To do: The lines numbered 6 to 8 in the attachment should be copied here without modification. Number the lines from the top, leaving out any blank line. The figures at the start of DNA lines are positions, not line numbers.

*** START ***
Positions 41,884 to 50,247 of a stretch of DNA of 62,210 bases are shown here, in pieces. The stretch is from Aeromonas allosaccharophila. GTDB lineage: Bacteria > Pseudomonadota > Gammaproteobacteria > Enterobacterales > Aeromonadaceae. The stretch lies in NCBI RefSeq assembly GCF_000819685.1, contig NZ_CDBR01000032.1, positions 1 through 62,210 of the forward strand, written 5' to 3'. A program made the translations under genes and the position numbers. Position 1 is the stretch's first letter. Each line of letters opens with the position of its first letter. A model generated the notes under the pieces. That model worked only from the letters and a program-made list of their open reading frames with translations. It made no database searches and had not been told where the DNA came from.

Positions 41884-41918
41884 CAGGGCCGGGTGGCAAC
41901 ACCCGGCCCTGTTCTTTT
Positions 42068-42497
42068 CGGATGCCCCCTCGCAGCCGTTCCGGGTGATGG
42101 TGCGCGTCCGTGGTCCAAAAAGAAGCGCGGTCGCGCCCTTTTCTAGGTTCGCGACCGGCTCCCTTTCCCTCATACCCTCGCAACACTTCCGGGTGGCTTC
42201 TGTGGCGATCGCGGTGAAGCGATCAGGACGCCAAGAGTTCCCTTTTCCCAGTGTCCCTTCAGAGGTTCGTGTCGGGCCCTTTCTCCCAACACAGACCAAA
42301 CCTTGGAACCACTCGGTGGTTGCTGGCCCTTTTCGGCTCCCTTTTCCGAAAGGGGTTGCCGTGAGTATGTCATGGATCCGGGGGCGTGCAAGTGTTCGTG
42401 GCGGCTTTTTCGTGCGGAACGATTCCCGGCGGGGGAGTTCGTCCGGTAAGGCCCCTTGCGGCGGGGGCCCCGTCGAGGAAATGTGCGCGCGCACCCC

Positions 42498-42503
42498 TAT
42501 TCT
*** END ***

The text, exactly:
42068 CGGATGCCCCCTCGCAGCCGTTCCGGGTGATGG
42101 TGCGCGTCCGTGGTCCAAAAAGAAGCGCGGTCGCGCCCTTTTCTAGGTTCGCGACCGGCTCCCTTTCCCTCATACCCTCGCAACACTTCCGGGTGGCTTC
42201 TGTGGCGATCGCGGTGAAGCGATCAGGACGCCAAGAGTTCCCTTTTCCCAGTGTCCCTTCAGAGGTTCGTGTCGGGCCCTTTCTCCCAACACAGACCAAA